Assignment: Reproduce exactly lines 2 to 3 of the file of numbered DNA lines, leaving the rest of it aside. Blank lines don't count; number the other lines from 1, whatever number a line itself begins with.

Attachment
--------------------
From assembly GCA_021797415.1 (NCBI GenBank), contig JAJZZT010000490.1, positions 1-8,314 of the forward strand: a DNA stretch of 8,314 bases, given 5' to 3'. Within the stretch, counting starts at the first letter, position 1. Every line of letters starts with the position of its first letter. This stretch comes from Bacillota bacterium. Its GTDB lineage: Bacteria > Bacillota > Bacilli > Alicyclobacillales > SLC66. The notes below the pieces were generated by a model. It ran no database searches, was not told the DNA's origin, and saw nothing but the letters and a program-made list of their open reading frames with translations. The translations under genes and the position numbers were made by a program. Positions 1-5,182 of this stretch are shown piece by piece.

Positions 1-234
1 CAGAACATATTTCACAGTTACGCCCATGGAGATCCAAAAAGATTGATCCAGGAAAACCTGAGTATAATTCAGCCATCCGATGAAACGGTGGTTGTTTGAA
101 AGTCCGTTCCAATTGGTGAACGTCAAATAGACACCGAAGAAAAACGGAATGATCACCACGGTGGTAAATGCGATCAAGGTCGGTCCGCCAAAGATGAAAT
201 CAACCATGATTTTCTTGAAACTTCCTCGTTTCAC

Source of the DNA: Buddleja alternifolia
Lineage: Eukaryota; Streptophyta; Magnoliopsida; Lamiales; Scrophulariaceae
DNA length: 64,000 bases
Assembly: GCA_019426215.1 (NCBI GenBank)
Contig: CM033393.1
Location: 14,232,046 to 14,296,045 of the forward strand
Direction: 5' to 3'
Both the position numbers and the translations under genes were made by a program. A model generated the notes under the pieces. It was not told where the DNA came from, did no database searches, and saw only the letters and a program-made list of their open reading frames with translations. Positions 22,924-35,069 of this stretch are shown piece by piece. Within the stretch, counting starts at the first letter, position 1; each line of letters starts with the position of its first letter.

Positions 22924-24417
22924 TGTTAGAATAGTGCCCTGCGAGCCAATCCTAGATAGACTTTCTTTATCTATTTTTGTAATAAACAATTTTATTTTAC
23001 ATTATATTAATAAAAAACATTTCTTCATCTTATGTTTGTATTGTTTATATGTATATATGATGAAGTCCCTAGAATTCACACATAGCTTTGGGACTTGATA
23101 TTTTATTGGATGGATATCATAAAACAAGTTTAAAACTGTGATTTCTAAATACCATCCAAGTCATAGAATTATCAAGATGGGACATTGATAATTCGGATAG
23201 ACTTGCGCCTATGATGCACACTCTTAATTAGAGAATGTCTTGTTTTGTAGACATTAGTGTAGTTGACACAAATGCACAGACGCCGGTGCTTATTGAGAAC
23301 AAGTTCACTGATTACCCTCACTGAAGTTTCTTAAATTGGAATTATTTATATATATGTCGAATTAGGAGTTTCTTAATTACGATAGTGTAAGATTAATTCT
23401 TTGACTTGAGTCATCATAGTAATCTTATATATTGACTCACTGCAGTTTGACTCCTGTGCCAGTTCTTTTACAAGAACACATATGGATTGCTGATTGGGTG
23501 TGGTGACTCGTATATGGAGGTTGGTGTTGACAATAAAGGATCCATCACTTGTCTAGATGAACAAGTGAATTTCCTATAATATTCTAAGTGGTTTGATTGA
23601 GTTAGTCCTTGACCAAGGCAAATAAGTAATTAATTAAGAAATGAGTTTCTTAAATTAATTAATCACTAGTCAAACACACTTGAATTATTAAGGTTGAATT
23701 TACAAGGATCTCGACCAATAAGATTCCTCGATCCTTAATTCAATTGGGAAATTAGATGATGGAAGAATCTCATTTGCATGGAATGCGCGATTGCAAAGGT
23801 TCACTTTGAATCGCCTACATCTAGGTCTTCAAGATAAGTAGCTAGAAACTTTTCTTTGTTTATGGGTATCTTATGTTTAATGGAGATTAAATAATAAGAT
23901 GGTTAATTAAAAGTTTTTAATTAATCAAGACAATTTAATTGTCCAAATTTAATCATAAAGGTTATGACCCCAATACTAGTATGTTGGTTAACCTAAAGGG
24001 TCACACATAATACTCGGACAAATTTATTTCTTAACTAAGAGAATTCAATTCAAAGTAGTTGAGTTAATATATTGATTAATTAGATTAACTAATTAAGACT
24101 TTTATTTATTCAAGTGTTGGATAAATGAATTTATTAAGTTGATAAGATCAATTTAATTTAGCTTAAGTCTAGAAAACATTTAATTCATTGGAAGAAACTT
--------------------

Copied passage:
Positions 1-234
1 CAGAACATATTTCACAGTTACGCCCATGGAGATCCAAAAAGATTGATCCAGGAAAACCTGAGTATAATTCAGCCATCCGATGAAACGGTGGTTGTTTGAA